Why ICO White Papers Keep Getting Longer
The crypto bear market has made it a lot harder for blockchain startups to raise money. There are considerably fewer initial coin offerings (ICOs) than in early 2018, when people were much more excited about crypto.
Yet white papers, the documents that ICO projects use to raise money, just keep getting longer. After going through nearly 1,600 blockchain white papers, here are some other trends we found.
From academic papers to business plans.
For a long time, white papers were mainly used to explain policy or academic research. White papers generally did not have a commercial purpose, and were far removed from the lives of ordinary people.
Over time, though, the term was gradually adopted by the corporate world to describe the same sorts of things: commercial research and policy papers. And when crypto was born in 2008, it emerged in the form of a short white paper on Bitcoin, published by the mysterious Satoshi Nakamoto. Today, for better or worse, white papers are a fundamental part of blockchain financing. These papers are where projects introduce their technology, vision, team and roadmap. White papers in crypto are rarely academic documents anymore; they have become business plans.
White papers keep getting longer.
The 2008 Bitcoin white paper was a brief 9 pages; 3,219 words.
By 2014, white papers had gotten a lot longer. The Ethereum white paper was 13,866 words. If the Bitcoin white paper laid the basic foundation for cryptocurrency as we know it, Ethereum’s went on to describe the history of digital currency, the advantages and disadvantages of the Bitcoin system, as well as its own design ideas, describing a future of smart contracts and Dapps, or decentralized applications.
Not every white paper has that same volume: In 2017, EOS's white paper was just 7,530 words, shorter than Ethereum’s but still almost double the length of Bitcoin’s. EOS’s white paper structure is similar to Ethereum’s. It analyzes the advantages and disadvantages of previous projects and explains EOS’s goal to build a blockchain operating system, its infrastructure, consensus mechanism, and other functional characteristics.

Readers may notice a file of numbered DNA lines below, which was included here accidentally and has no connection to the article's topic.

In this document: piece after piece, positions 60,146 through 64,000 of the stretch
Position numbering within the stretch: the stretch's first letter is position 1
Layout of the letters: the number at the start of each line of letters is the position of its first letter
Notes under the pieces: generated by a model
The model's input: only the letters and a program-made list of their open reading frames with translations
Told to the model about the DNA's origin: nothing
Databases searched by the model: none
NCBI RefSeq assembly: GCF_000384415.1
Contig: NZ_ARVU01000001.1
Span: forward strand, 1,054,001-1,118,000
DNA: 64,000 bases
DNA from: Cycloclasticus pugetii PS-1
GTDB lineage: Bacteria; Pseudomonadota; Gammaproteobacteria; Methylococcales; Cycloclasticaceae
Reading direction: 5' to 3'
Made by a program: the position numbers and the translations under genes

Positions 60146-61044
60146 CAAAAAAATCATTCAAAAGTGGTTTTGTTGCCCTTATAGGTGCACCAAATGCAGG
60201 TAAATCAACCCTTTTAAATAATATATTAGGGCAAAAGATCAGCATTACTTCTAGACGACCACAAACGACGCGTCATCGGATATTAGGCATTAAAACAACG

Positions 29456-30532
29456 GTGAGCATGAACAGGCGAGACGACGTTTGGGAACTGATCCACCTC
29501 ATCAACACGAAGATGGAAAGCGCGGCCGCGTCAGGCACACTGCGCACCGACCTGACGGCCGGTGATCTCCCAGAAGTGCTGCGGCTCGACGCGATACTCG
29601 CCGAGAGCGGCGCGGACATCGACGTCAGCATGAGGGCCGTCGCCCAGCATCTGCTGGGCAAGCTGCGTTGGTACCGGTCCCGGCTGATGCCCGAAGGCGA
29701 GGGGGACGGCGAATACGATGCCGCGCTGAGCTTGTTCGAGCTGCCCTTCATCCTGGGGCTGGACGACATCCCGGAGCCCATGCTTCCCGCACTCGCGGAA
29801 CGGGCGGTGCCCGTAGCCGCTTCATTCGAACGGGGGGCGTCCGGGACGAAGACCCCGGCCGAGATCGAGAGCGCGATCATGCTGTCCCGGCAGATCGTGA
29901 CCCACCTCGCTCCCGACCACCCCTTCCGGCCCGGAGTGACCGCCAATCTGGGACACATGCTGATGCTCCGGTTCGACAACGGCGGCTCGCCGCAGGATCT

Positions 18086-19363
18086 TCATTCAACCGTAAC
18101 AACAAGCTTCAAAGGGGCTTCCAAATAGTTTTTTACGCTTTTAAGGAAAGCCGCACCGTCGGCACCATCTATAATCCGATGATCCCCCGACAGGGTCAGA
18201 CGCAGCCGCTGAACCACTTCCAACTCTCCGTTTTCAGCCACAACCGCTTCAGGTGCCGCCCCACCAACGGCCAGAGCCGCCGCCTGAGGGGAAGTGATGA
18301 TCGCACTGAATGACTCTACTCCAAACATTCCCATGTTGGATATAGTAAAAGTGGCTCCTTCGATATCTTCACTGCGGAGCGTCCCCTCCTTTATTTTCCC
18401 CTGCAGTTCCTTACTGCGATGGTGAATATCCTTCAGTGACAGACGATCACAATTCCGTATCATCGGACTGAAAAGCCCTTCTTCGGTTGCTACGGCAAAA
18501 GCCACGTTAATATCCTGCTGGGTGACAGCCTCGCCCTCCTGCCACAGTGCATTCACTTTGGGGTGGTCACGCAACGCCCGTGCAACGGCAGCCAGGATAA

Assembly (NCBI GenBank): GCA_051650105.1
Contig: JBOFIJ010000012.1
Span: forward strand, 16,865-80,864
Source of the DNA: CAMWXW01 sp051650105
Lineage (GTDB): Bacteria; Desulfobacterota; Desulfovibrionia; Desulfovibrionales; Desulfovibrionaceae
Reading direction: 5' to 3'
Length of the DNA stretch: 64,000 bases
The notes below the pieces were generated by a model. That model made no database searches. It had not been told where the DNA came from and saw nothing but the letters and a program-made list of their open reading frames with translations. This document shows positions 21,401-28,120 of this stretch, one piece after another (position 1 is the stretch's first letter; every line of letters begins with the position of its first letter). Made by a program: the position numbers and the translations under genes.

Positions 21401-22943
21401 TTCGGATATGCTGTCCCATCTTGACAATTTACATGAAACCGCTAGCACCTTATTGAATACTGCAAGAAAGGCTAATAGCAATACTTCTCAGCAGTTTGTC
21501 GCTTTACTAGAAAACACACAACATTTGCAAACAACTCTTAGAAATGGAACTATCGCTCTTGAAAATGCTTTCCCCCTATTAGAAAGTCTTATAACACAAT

But overall, white papers are getting longer. The Block came to a similar conclusion here. The results of our own analysis are in the figure below. Note that we’ve included data from 2019 because each project is charted based on its planned launch date; many ICO projects slated for launch in early 2019 have already released white papers.
In Q1 and Q2 2016, the average length of a white paper was less than 3,000 words; by Q4 2016 that number had spiked to 10,000. But at that time, there was still a relatively small number of projects. As you can see in Figure 2, since 2017, there has been an explosion of ICO projects in the two years since.
The average length of the white paper generally reflects this trend. White paper length has grown steadily from less than 6,000 words in 2017 Q1 to nearly 9,000 words in Q3 in 2018.
We have a few basic theories to explain the increase in length.
There’s a lot more background information… The Bitcoin white paper was so original that it did not include a whole lot of reference material. As the industry has matured, projects add more about blockchain technology and consensus mechanisms, as well as industry background and pain points.
…And also more jargon
Quantity is not necessarily quality. Some white papers are filled with technical details for the purpose of making the project look impressive and complex to the average reader. Thus the growth in average white paper length could be more a reflection of branding and marketing trends in the industry rather than any qualities inherent to the projects themselves.
More competing product analysis
As the industry grows and more and more similar products appear, projects may feel inclined to detail the advantages and disadvantages of their competitors. Early projects had no competitors or included obvious differentiating factors that didn’t require further explanation. But today with multiple blockchain projects fighting for space in each niche, more head-to-head comparison to clarify a project’s unique selling points is sometimes required.
As countries all over the world attempt to regulate ICOs, projects will feel the need to insert more legal disclaimers into their white papers.
Whatever the reason -- and it’s probably a little of all of the above -- there’s no doubt that white papers are getting longer. The next question to watch for: will the crypto market’s downturn have any impact on white papers in the long run. As 2019 projects’ white papers start to come in, we’ll see if the trend of lengthening white papers will continue.